And when scientists decided they had to find the tiny organisms causing these negative blips, they eventually focused on a concept called VIRUS. They invented a closed system for discovering these viruses—a self-fulfilling prophecy. A claim of virus isolation that was no isolation at all; a claim of sequencing the genome of the virus which was nothing more than a simulation of possible cobbled-together genetic information. In other words, nonsense.
The basic human immune system is HEALTH. VITAL LIFE FORCE.
It isn’t a germ-killing military machine inside the body.
HEALTH overrides illness.
And the first test of that health, for a baby, is the warm love of two parents. Is it there or isn’t it? If it isn’t, the baby immediately has to make unhealthy adjustments.
As I’ve detailed in other articles, the vaccine-induced “absence” of a typical childhood disease, like measles, is no sign that a child is healthy. Odds are, the absence is a bad sign. It means the toxic vaccine has derailed the child’s ability to produce an energetic outpouring of health/vitality…and then the so-called “clinical signs of measles” never appear…but the child is less powerful. Less free.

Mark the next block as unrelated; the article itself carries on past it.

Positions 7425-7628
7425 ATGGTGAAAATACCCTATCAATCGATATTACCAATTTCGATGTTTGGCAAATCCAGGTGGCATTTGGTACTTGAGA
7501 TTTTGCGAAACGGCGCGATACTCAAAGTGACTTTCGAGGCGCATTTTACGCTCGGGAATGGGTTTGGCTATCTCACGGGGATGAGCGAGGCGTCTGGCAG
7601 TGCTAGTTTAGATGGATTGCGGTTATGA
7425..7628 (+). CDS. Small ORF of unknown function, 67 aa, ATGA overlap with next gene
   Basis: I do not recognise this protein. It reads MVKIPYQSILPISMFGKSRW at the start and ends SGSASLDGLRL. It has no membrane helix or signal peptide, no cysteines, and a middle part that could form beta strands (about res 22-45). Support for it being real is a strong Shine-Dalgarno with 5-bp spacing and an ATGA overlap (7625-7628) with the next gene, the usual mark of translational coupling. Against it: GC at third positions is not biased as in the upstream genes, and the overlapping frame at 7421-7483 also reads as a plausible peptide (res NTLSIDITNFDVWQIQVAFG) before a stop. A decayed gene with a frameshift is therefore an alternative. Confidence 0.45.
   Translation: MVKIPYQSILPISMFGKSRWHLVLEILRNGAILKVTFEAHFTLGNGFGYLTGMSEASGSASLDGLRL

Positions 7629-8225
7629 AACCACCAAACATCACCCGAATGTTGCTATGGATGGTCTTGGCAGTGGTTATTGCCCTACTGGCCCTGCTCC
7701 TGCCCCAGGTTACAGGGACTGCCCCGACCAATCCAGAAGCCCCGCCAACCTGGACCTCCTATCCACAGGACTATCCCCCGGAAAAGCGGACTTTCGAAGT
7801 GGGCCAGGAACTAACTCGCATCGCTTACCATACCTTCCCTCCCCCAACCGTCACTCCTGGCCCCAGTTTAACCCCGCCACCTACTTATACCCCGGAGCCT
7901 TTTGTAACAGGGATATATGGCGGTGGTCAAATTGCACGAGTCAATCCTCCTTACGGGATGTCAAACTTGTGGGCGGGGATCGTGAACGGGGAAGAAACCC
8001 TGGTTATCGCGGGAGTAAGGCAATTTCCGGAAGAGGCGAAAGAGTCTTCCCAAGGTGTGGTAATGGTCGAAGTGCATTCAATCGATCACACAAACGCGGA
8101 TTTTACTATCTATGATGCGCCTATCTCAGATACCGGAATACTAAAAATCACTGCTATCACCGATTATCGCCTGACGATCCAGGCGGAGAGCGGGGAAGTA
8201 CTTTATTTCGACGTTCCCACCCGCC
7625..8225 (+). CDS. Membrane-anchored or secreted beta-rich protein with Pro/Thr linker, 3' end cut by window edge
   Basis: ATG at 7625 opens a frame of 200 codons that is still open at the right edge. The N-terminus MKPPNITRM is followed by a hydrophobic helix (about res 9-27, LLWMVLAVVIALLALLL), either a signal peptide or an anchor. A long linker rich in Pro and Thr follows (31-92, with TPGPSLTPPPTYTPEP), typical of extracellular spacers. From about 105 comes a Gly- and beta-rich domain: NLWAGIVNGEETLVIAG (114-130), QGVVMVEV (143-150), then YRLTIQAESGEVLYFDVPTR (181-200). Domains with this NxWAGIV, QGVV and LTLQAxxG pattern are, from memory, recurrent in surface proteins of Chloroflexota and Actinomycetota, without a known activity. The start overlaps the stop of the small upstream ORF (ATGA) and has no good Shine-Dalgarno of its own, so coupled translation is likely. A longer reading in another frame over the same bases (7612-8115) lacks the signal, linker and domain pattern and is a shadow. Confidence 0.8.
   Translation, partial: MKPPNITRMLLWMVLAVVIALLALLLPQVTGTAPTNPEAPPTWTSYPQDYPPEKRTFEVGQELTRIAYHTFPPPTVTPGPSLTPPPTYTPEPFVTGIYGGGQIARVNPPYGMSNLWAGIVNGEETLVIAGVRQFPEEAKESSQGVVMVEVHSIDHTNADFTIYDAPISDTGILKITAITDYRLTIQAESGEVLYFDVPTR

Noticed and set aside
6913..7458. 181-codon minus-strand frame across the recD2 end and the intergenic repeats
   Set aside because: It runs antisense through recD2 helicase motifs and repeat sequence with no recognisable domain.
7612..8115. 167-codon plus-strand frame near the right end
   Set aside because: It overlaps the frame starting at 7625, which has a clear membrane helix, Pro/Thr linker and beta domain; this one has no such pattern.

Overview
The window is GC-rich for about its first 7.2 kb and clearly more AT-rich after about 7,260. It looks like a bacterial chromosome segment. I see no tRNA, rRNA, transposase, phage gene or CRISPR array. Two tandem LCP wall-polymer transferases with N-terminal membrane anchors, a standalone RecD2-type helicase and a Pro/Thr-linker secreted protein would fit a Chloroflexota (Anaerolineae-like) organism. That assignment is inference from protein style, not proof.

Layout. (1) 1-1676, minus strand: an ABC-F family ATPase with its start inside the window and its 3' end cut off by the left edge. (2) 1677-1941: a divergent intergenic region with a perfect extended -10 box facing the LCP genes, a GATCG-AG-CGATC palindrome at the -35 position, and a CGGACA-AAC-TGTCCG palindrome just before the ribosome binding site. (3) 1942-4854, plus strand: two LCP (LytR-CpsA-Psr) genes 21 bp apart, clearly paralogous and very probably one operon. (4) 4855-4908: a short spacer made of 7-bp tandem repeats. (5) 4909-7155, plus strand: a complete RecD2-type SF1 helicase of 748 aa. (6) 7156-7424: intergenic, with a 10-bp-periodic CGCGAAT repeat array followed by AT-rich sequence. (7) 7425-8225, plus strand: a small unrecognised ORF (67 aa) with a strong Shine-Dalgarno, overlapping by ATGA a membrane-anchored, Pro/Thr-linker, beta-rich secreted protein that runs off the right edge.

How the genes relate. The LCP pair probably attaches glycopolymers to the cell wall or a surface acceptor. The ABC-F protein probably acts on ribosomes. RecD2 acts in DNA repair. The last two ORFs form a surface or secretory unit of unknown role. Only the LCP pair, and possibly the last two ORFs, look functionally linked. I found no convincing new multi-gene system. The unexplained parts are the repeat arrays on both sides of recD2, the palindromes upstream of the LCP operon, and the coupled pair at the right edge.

Now we come to another form of vaccination, so to speak. The modern education system. Its basic purpose seems to be the prevention of unique individual vitality. Vitality, of course, is viewed as a disease.
John Taylor Gatto: “Our form of compulsory schooling is an invention of the State of Massachusetts around 1850. It was resisted — sometimes with guns — by an estimated eighty percent of the Massachusetts population, the last outpost in Barnstable on Cape Cod not surrendering its children until the 1880s, when the area was seized by militia and children marched to school under guard… [M]andatory public education in this country … was useful in creating not only a harmless electorate and a servile labor force but also a virtual herd of mindless consumers. In time a great number of industrial titans came to recognize the enormous profits to be had by cultivating and tending such a herd via public education…Years of [school] bells will condition all but the strongest to a world that can no longer offer important work to do. Bells are the secret logic of school time; their logic is inexorable. Bells destroy the past and future, rendering every interval the same as any other, as the abstraction of a map renders every living mountain and river the same, even though they are not. Bells inoculate each undertaking with indifference…It takes maybe 50 hours to teach reading, writing, and arithmetic. After that, students can teach themselves…Whatever an education is, it should make you a unique individual, not a conformist; it should furnish you with an original spirit with which to tackle the big challenges…”